Communities for Clean Water (CCW) was formally organized in 2006 after several community organizations joined forces to address water contamination at LANL. As of January 2015 CCW Council members include Amigos Bravos, Concerned Citizens for Nuclear Safety (CCNS), Honor Our Pueblo Existence (HOPE), the New Mexico Acequia Association, Partnership for Earth Spirituality and Tewa Women United. CCW brings together these separate organizations in order to have a collective and powerful impact on protecting and restoring water quality downstream and downwind from Los Alamos National Laboratory (LANL).
While many of these organizations had worked independently and together on water contamination issues prior to 2006, (see CCW’s Roots, below) the need to strengthen this work became very clear after the catastrophic 47,000-acre Cerro Grande fire that burned on and around Los Alamos National Laboratory (LANL) site in 2000, increasing the release of toxic materials from the site into the Río Grande watershed. The Las Conchas Fire of 2011, which burned 156,000 acres adjacent to LANL, further increased urgency and concern about stormwater runoff and the release of water contaminants into the Rio Grande watershed.
Following the Cerro Grande Fire in 2000, CCNS organized a one-day conference attended by over 450 people called, “Fire, Water and the Aftermath: The Cerro Grande Fire and its Effect on the Rio Grande/Rio Bravo Watershed.” Soon afterward, the Rio Grande Watershed Initiative (RGWI) was created to investigate, through independent technical means, the effects that LANL operations were having on the water quality of the Rio Grande.
In the next few years, evidence began building that toxic contaminants from LANL were escaping from the Laboratory’s boundaries. In October 2002 CCNS discovered a new Rio Grande spring that the New Mexico Environment Department (NMED) subsequently found that was contaminated with uranium, nitrate, gross alpha radiation and radioactive tritium at the same levels as a LANL test well located about four miles to the northwest, indicating a groundwater connection between the two.
Also in 2002, CCNS released Early Warning: A Radioactive Rio Grande, a report by technical collaborators, The Radio Activist Campaign (TRAC). Based on the samples collected by TRAC, low levels of radioactive cesium-137 were found in a spring that feeds the Rio Grande. The finding prompted the NMED to develop a new experimental method for sampling very low levels of cesium in surface water.
Two years later, an investigative report by technical expert George Rice entitled, “New Mexico’s Right to Know: The Potential for Groundwater Contaminants from LANL to Reach the Rio Grande” clearly confirmed that it is possible for groundwater to have transported contaminants from LANL to the Rio Grande during the 61 years that LANL had existed, and that contaminants from LANL had reached the Rio Grande. Rice also found that such transport could occur from surface water to groundwater in a decade or less.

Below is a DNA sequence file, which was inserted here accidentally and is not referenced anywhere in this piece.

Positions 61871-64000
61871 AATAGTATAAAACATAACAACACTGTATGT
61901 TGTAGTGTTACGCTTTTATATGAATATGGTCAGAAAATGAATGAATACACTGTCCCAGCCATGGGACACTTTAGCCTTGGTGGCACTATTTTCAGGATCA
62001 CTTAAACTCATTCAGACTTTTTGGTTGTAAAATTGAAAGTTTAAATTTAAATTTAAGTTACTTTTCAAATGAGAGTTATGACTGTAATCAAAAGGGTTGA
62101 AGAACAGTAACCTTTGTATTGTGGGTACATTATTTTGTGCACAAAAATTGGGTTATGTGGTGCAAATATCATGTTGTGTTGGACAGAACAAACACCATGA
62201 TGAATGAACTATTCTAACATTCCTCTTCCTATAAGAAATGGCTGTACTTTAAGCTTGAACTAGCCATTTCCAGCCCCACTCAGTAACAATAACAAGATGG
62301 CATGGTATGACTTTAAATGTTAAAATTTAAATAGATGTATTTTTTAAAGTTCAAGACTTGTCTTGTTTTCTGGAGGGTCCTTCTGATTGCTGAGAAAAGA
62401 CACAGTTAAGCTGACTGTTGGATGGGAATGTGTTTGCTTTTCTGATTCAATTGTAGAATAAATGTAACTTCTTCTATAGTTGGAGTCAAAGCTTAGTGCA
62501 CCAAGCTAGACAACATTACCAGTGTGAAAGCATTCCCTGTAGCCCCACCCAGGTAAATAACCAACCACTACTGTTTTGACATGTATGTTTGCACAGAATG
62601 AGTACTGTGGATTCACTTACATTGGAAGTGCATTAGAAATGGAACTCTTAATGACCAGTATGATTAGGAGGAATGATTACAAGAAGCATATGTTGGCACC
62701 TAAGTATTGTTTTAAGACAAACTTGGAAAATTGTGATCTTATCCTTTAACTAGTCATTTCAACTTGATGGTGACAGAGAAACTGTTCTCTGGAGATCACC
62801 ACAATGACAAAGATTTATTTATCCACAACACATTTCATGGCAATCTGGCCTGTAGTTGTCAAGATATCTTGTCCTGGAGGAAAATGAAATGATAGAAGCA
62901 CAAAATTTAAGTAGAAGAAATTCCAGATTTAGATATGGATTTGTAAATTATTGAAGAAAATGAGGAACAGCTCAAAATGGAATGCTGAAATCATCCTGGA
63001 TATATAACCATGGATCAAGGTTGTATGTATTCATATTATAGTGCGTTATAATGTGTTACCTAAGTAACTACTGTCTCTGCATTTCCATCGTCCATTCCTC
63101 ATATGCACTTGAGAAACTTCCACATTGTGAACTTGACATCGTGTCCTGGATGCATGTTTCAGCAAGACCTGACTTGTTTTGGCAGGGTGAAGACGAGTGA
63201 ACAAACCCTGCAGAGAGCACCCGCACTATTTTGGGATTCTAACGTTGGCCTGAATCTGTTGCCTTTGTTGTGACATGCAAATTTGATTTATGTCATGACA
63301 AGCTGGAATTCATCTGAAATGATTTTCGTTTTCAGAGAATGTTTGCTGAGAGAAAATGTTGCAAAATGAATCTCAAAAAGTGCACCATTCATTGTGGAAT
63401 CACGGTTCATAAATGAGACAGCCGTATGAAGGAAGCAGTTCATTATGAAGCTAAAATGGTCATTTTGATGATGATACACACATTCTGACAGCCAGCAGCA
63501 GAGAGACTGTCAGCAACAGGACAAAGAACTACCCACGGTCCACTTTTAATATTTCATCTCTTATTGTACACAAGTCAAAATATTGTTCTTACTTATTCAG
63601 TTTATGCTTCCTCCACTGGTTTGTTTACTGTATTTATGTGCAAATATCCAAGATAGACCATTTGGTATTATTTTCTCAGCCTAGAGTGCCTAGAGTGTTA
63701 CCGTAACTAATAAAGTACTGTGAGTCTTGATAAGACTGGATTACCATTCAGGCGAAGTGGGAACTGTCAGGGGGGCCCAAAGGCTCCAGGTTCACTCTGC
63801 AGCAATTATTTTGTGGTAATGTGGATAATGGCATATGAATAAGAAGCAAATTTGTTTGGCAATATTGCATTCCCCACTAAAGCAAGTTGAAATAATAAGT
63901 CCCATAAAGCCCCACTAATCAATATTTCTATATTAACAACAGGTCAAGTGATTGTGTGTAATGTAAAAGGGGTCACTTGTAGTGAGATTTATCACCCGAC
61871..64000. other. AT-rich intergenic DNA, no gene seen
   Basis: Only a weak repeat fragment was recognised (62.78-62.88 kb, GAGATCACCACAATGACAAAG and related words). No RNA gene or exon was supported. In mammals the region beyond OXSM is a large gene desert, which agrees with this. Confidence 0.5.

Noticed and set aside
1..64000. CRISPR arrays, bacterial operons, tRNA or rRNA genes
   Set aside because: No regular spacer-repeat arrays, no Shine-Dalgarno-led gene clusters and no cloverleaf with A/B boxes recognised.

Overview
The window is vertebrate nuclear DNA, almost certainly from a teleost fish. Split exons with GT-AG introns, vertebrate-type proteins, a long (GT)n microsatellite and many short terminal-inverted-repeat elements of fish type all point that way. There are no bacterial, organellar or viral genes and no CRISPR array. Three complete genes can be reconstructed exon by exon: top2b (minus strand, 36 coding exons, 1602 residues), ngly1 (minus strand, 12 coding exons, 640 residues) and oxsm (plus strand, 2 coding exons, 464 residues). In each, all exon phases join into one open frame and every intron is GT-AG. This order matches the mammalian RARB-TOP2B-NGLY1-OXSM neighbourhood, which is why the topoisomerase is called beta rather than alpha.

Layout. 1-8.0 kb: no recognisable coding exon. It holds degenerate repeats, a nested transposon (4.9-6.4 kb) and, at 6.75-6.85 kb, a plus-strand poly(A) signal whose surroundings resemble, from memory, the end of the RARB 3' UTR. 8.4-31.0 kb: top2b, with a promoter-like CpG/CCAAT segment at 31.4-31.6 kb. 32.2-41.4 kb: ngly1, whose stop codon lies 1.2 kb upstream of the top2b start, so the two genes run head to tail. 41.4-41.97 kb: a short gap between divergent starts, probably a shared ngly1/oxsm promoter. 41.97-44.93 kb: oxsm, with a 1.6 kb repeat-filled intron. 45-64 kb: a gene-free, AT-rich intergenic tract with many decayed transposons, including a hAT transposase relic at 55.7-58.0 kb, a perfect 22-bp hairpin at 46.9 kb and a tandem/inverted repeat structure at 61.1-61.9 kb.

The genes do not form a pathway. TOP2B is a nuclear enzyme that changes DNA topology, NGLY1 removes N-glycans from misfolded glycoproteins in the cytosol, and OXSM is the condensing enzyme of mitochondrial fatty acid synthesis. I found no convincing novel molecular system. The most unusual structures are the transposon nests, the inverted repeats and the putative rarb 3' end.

In that same year (2004) under the umbrella of New Mexicans for Sustainable Energy & Effective Stewardship (NM SEES) – a project of the New Mexico Community Foundation – three working groups were formed: The Sandia Working Group to monitor pollution issues at the Sandia National Laboratory, The WIPP Working Group to monitor waste disposal activities at the Waste Isolation Pilot Plant, and the LANL Working Group, to monitor nuclear weapons and pollution issues at LANL. Initially the LANL Working Group included Amigos Bravos, CCNS, the Embudo Valley Environmental Monitoring Group, and Honor Our Pueblo Existence (H.O.P.E.) The LANL Working Group established “LANL Water Watch,” and the important work of monitoring LANL’s own pollution monitoring efforts continued, finding numerous problems, among which was inaccurate information as a result of faulty sample collections. For example, in one instance where a spring had poison oak growing near it, LANL personnel avoided collecting at the source, citing the hazard of contact with poison oak, when they could easily have clipped the plant back with their clippers and /or worn the long-sleeved shirts that were in their packs for that very purpose. Instead, they collected downstream, where they had to know the sample would be diluted. It was clear that LANL monitoring and sampling had to be followed closely.
From 2004 to 2006, Amigos Bravos and CCNS undertook an analysis of surface water contamination at LANL and published a report entitled Historic and Current Discharges from Los Alamos National Laboratory: Analysis and Recommendations.
In this same two-year period, these organizations undertook an 18-month planning process to create protocols for working together as a coordinated network that respected cultural differences and organizational integrity, and the group’s name was changed to Communities for Clean Water (CCW) Simultaneously, hundreds of signatures were gathered in the many communities for CCW’s Shared Values Statement, and information was collected for filing a Clean Water Act 60-Day Notice of Appeal Intent to Sue, and to push the Environmental Protection Agency (EPA) to issue an individual stormwater permit for LANL.
Image credit: Gary Nored